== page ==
Here's an example—and I admit that it's a speculative example and in some ways negating my own point, but I think it proves it at the same time. Clockwork Orange—the book, the movie—predicted a future in which the government could condition criminals to, in essence, control their actions. The book focused on this more than the movie, but this is more a function of cultural translation and creators' vision than diminution of horror. Then we open Time's "21st lives" and as one of their "jobs that will be obsolete" they list "prison guard"—because the government will implant tracking devices in criminals to prevent them from engaging in criminal activity. And this is presented at least neutrally, and possibly as a positive thing! What will happen when the practice actually begins? Will there be a legitimate outcry? It worries.

Constant cultural prediction is a form of popular superstition, a pseudo-rationalist irrationality that is palatable to neither realists nor surrealists. It purports to be based in fact and soldiers on, despite its constant errors. Meanwhile, when it does get something right, this just diminishes the event itself, possibly stifling resistance that should be there. Journalists need to do us all a favor. When they feel the need to do a long article on what is to come, try one instead on what is actually happening. We have so little of that these days.

II. "The Myth of Rational Choice."

The myth of rational choice in art has but recently become a myth. For a few centuries, it was undeniably true. After the advent of the printing press and the professional orchestra (and dramaturgy), works took a very long time to produce. The tedious business of writing out a manuscript or score by hand, the intense concentration needed to finish a painting or sculpture—all of these necessitated constant choice on the part of the creator. And so when it was finished, we could judge these works of art with the assumption that it was what it was because the creator wanted it that way.

But before that (oh, say, before the 16th century in the West), it was a different matter. Because art was primarily performance-based, it could be created through improvisation, or just on the road to the event. The creation of physical objects such as paintings, sculptures, and tapestries still required work, but these were seen as functional rather than artistic pursuits, like we would see furniture creation today. Thus the idea of conscious choice was much less important, and indeed, commentary on these older works has tended to focus either on their craftsmanship, or how they reflect historical ideas and events.

We see a movement from the transitory nature of art to a notion of art as something permanent and universal. Now that creation of performance-based works such as plays, poems, and symponies could be preserved, artists and critics began to speak of art as the conscious creation of an individual. The shift in technology causes a shift in perception, and the shift in perception causes a shift in creation. Artists now were required to produce works that would be judged not only on their craft, but on their ideas, and not as themselves, but in relation to all other art ever produced, which could now be preserved to facilitate comparisons.

In the late 20th century there has been a similar shift in technology which has allowed the two kinds of art to coexist: that which is consciously produced, and that which is improvisationally produced—or even simply "recorded," as "reality." As we all know, the photograph has made the realist painting obsolete, and electronic media has allowed us to make performance-based art permanent. And while often these instantaneous techniques are used very consciously (sound collages, for instance, or "posed" photographs), they are increasingly being used as tools of randomness—to capture and frame what might not normally be perceived as unique. And yet we still speak of these works as if they were conscious creations of individual artists.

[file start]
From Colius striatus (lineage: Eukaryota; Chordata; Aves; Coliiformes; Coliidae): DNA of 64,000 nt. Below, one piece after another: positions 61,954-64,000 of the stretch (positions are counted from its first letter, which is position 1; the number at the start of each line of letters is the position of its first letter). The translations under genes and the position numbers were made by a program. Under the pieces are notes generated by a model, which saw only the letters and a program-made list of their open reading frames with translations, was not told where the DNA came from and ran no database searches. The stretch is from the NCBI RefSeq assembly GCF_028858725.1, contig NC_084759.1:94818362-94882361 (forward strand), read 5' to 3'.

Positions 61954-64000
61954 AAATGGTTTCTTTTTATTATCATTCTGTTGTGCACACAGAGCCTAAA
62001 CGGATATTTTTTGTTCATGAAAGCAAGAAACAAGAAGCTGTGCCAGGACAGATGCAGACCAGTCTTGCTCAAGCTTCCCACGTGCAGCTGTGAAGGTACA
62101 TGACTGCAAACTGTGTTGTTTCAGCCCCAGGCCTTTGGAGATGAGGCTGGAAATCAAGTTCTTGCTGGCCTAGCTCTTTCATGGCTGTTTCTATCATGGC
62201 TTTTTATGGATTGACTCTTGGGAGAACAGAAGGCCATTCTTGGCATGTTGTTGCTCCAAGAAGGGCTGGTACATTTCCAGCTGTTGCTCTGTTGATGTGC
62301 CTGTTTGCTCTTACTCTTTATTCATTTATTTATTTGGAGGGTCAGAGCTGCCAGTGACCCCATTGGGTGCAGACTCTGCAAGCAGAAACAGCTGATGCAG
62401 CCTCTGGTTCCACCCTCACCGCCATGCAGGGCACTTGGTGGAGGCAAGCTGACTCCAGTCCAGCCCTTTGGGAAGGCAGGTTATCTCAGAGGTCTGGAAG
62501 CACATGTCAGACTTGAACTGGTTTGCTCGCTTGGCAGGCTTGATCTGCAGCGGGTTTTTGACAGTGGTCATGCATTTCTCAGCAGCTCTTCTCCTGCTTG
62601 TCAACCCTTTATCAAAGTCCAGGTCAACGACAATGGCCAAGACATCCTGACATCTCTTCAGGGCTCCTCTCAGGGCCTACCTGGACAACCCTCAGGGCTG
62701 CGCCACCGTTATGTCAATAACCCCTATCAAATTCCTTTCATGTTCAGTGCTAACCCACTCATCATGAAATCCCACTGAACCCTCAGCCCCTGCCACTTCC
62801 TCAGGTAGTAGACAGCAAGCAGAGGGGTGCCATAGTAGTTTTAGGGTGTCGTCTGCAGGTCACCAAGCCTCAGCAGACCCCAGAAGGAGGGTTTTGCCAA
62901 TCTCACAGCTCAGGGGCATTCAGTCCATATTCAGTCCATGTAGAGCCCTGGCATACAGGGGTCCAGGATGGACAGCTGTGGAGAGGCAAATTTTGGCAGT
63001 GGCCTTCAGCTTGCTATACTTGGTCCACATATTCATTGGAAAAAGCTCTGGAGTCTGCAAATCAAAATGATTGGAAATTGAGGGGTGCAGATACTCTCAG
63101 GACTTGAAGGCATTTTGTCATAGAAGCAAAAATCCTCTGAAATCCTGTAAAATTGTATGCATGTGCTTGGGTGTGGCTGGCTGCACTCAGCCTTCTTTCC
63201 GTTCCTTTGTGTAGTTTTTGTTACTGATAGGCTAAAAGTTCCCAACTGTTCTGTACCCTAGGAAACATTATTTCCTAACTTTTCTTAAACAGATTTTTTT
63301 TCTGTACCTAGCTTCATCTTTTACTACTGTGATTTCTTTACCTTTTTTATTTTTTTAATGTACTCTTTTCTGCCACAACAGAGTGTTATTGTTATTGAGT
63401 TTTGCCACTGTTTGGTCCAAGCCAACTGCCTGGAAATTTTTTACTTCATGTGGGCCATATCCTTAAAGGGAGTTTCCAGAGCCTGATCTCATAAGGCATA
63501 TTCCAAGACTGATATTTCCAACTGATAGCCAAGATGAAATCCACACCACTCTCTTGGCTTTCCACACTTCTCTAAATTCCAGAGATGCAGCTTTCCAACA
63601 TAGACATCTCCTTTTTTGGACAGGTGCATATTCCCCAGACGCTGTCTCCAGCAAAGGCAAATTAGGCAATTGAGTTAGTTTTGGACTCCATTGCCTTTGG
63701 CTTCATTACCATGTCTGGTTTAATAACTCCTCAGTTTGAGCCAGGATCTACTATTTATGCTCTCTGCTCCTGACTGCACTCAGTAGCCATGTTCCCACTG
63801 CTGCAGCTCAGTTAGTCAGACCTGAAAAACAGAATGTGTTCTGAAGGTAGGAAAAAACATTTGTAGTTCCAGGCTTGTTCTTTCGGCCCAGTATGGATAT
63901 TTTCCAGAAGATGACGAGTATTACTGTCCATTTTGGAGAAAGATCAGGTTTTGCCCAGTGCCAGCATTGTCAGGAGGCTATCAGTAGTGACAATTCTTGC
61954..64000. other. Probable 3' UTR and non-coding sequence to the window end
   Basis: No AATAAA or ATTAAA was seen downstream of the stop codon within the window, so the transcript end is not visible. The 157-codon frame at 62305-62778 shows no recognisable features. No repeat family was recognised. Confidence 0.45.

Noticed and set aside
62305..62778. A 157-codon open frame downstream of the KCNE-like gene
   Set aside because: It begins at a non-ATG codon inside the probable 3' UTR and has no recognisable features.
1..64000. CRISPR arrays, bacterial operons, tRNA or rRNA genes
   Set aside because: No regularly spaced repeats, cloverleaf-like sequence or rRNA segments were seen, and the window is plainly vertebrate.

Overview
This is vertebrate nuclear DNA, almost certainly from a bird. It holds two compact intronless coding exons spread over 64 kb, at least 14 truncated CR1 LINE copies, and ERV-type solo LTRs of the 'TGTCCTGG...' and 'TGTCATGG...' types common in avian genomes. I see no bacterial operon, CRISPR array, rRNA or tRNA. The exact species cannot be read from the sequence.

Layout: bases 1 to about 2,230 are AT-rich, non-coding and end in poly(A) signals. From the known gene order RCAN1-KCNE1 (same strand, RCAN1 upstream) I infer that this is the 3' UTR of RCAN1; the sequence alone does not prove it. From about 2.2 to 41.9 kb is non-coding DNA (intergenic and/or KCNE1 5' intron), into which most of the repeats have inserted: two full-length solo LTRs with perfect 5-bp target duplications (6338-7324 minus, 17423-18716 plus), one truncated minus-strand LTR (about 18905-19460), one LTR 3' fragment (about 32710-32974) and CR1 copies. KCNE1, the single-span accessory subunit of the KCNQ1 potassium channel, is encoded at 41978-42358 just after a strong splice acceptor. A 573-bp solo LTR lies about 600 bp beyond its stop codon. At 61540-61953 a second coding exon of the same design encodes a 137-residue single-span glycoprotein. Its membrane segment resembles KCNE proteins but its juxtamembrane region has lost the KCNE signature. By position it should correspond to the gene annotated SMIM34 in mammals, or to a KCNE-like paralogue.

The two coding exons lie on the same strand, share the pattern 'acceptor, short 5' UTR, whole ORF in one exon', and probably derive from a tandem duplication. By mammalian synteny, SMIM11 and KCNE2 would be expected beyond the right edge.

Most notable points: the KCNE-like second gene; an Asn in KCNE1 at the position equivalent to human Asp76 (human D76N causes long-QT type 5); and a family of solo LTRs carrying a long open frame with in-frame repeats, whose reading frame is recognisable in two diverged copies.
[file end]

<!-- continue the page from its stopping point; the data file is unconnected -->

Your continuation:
The word "frame" up there is important, of course, and I shouldn't let it pass. Many works of realist art when actually presented are all about framing. Photographers do not show all of their shots, only those they deem "good." Not every foot of film makes it into a documentary. And "reality-based" TV shows only show a very small part—the "interesting" part—of their subjects' lives.

But this has been changing. We see it in webcams. We see it in recent releases of collector's editions of "every take" from jazz recording sessions. There is still some framing going on here, but much less. What comes through is a largely unconscious creation. Improvisational writing, art, music. All of this becomes increasingly difficult to hold to the standard of old, conscious art.

And we see it, most recently and interestingly, in Natacha Merritt's "Digital Diaries." A nearly unexpurgated record of her sexual life captured instantly as digital photographs, Merritt has said that she does not think of herself as a photographer—simply as a recorder. That the subject is herself is irrelevant. The decision to record her life is important, but this is the only really conscious decision. Everything else is happenstance.

Works like these (which are largely visual or auditory), which come about through the new technology, will be the first to allow unconscious art to legitimate itself once again. I have fervent hope that these advances in visual art and music will lead to greater improvisation in literature and other mediums. The ability to post and digest, en masse, what is running through one's head is a fascinating opportunity.

And so I want to make sure that the proper critical methods are in place for dealing with this new mode of creation—in fact, they already are, but they just need to be refocused. Cultural critics already use semiotics to judge what the unconscious implications of popular culture are. We need to realize, though, that "high" art can be just as unconscious, and that at a certain point the choices of the creator no longer matter, or need to be judged. If we can begin to read works semiotically rather than critically, perhaps we can encourage more to be created. I find that something worth fighting for.